[Python-Dev] Semantics of __int__(), __index__()

Nick Coghlan ncoghlan at gmail.com
Tue Apr 2 02:44:48 CEST 2013

On Mon, Apr 1, 2013 at 12:28 AM, Mark Dickinson <dickinsm at gmail.com> wrote:

> As written, int_check would do the wrong thing for bools, too:  I
> definitely want int(True) to be 1, not True.
> For (2) and (4), it's not so clear.  Are there use-cases for an __index__
> return value that's not directly of type int?  I can't think of any offhand.

int() and operator.index() are both type coercion calls to produce true
Python integers - they will never return a subclass, and this is both
deliberate and consistent with all the other builtin types that accept an
instance of themselves as input to the constructor. Passing a subclass
instance to the base class constructor is the way you convert a subclass to
an ordinary instance of the base class:

>>> for base in (str, bytes, bytearray, int, float, complex, dict, tuple,
list, set, frozenset):
...     class subclass(base): pass
...     print("'type(base(subclass()))' is", type(base(subclass())))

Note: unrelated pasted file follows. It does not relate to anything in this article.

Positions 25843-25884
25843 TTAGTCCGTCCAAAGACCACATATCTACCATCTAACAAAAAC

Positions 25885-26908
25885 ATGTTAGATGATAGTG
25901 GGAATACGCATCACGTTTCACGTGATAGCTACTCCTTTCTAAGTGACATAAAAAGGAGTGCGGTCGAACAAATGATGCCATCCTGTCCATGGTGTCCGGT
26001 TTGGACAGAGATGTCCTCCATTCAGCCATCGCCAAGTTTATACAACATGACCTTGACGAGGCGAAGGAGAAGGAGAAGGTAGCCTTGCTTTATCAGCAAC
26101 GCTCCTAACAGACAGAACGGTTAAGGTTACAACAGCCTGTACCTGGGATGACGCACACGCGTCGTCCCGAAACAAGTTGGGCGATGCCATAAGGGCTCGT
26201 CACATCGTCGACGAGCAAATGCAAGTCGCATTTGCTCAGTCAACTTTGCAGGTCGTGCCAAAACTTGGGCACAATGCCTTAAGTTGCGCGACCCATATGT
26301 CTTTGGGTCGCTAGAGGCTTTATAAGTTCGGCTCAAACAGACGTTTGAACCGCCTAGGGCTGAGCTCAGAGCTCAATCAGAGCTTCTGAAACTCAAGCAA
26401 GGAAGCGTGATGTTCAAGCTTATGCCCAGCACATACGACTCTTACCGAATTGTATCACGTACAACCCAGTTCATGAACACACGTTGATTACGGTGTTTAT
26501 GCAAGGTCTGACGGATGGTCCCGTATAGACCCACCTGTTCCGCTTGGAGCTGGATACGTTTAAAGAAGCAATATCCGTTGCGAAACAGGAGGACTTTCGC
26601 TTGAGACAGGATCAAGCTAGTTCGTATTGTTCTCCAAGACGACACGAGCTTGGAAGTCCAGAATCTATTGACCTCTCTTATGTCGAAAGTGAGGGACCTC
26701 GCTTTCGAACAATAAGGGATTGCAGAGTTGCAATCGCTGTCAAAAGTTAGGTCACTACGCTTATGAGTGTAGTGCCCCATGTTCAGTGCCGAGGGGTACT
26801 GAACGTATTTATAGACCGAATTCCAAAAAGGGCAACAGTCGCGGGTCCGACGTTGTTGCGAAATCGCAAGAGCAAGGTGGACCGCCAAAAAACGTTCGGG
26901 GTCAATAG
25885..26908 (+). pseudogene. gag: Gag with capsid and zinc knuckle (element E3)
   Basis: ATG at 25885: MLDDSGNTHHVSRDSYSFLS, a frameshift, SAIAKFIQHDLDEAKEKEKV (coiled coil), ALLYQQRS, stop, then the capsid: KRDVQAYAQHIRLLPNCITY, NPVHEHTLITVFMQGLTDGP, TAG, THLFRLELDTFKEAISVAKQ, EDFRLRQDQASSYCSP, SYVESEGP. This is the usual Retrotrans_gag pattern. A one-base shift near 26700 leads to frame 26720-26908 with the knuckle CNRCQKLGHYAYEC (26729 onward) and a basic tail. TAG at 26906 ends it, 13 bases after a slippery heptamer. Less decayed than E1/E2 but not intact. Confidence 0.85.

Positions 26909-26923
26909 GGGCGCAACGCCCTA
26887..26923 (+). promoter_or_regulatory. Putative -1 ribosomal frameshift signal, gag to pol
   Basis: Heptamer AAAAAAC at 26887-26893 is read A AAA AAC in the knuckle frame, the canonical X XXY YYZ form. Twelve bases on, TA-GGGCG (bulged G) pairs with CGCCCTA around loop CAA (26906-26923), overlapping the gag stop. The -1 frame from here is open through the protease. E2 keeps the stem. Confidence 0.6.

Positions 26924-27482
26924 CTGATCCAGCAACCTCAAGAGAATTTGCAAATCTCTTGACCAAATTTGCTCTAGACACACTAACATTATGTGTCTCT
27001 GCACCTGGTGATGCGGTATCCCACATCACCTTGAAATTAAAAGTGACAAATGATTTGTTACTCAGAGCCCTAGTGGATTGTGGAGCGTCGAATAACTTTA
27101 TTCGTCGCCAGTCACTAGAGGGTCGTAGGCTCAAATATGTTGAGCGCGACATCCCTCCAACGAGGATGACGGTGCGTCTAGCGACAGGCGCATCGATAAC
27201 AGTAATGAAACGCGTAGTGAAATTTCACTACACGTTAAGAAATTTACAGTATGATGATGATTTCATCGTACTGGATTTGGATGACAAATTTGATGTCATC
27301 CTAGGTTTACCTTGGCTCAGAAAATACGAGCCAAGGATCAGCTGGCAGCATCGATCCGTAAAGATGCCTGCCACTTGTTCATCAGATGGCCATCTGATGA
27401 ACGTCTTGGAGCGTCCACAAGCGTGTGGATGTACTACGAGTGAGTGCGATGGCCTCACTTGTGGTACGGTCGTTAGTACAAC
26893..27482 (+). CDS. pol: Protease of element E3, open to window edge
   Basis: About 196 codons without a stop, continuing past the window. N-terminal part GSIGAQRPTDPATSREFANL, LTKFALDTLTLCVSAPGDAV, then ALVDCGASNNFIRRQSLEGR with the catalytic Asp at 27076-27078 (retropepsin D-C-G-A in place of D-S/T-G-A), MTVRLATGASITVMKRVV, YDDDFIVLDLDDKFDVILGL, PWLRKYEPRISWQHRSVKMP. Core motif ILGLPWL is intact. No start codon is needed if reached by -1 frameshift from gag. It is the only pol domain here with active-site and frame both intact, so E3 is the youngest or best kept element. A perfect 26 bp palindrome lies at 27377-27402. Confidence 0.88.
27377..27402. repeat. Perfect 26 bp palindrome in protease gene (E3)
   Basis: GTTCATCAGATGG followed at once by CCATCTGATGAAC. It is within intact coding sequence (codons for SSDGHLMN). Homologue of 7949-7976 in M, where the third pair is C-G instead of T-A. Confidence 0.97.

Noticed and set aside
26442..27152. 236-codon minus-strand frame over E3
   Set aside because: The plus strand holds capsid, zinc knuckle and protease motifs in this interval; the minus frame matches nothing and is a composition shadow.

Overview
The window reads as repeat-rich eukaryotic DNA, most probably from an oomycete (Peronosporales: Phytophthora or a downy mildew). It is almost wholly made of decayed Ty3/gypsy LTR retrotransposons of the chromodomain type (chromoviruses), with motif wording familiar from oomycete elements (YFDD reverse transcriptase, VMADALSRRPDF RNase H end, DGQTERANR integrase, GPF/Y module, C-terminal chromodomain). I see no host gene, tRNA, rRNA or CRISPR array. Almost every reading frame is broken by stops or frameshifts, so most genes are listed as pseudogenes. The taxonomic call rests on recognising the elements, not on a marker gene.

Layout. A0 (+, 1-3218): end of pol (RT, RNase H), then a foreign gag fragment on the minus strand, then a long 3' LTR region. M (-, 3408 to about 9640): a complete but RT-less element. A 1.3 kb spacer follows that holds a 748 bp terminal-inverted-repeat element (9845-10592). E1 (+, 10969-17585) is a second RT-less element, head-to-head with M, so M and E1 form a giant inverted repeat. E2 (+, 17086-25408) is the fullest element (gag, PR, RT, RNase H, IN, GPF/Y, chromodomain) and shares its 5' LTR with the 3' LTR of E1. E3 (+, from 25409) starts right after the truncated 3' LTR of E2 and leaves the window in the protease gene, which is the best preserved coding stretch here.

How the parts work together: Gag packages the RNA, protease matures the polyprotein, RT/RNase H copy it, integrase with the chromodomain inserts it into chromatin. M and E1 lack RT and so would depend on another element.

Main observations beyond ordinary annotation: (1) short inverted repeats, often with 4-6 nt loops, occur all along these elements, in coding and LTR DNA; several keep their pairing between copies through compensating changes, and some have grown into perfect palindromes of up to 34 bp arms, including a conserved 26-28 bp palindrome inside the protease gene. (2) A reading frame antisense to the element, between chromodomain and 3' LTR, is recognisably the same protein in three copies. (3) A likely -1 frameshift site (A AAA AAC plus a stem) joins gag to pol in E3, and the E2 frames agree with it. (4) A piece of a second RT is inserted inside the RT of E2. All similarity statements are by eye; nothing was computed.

'type(base(subclass()))' is <class
'type(base(subclass()))' is <class
'type(base(subclass()))' is <class
'type(base(subclass()))' is <class
'type(base(subclass()))' is <class
'type(base(subclass()))' is <class
'type(base(subclass()))' is <class 'dict'>
'type(base(subclass()))' is <class 'tuple'>
'type(base(subclass()))' is <class 'list'>
'type(base(subclass()))' is <class 'set'>
'type(base(subclass()))' is <class 'frozenset'>

There's code in the slot wrappers so that if you return a non-int object
from either __int__ or __index__, then the interpreter will complain about
it, and if you return a subclass, it will be stripped back to just the base

If the language and library reference aren't clear on this, it's a
documentation issue.


Nick Coghlan   |   ncoghlan at gmail.com   |   Brisbane, Australia
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